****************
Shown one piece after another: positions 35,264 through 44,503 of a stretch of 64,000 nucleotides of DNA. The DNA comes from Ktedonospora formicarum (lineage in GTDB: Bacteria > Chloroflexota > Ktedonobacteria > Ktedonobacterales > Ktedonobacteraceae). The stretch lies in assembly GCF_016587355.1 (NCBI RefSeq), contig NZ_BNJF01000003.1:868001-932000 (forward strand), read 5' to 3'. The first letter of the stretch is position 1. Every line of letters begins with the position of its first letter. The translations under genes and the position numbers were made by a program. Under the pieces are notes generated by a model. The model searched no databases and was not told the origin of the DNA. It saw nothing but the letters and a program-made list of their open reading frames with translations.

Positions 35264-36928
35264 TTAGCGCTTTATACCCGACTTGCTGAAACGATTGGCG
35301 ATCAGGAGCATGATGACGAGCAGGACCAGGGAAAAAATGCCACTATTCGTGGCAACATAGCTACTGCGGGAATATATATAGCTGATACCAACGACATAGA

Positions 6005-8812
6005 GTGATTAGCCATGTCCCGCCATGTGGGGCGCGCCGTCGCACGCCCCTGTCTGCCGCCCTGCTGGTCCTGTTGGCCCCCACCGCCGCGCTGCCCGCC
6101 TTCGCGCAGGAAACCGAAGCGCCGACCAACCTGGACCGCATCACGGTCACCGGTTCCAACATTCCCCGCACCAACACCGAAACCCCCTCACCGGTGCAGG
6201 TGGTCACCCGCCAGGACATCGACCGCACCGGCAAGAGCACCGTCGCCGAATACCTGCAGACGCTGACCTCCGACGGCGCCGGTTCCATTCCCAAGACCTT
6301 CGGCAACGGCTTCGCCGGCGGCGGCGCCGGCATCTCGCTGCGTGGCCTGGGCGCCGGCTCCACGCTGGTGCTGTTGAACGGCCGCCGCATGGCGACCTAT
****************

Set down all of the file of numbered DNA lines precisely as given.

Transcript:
Shown one piece after another: positions 35,264 through 44,503 of a stretch of 64,000 nucleotides of DNA. The DNA comes from Ktedonospora formicarum (lineage in GTDB: Bacteria > Chloroflexota > Ktedonobacteria > Ktedonobacterales > Ktedonobacteraceae). The stretch lies in assembly GCF_016587355.1 (NCBI RefSeq), contig NZ_BNJF01000003.1:868001-932000 (forward strand), read 5' to 3'. The first letter of the stretch is position 1. Every line of letters begins with the position of its first letter. The translations under genes and the position numbers were made by a program. Under the pieces are notes generated by a model. The model searched no databases and was not told the origin of the DNA. It saw nothing but the letters and a program-made list of their open reading frames with translations.

Positions 35264-36928
35264 TTAGCGCTTTATACCCGACTTGCTGAAACGATTGGCG
35301 ATCAGGAGCATGATGACGAGCAGGACCAGGGAAAAAATGCCACTATTCGTGGCAACATAGCTACTGCGGGAATATATATAGCTGATACCAACGACATAGA

Positions 6005-8812
6005 GTGATTAGCCATGTCCCGCCATGTGGGGCGCGCCGTCGCACGCCCCTGTCTGCCGCCCTGCTGGTCCTGTTGGCCCCCACCGCCGCGCTGCCCGCC
6101 TTCGCGCAGGAAACCGAAGCGCCGACCAACCTGGACCGCATCACGGTCACCGGTTCCAACATTCCCCGCACCAACACCGAAACCCCCTCACCGGTGCAGG
6201 TGGTCACCCGCCAGGACATCGACCGCACCGGCAAGAGCACCGTCGCCGAATACCTGCAGACGCTGACCTCCGACGGCGCCGGTTCCATTCCCAAGACCTT
6301 CGGCAACGGCTTCGCCGGCGGCGGCGCCGGCATCTCGCTGCGTGGCCTGGGCGCCGGCTCCACGCTGGTGCTGTTGAACGGCCGCCGCATGGCGACCTAT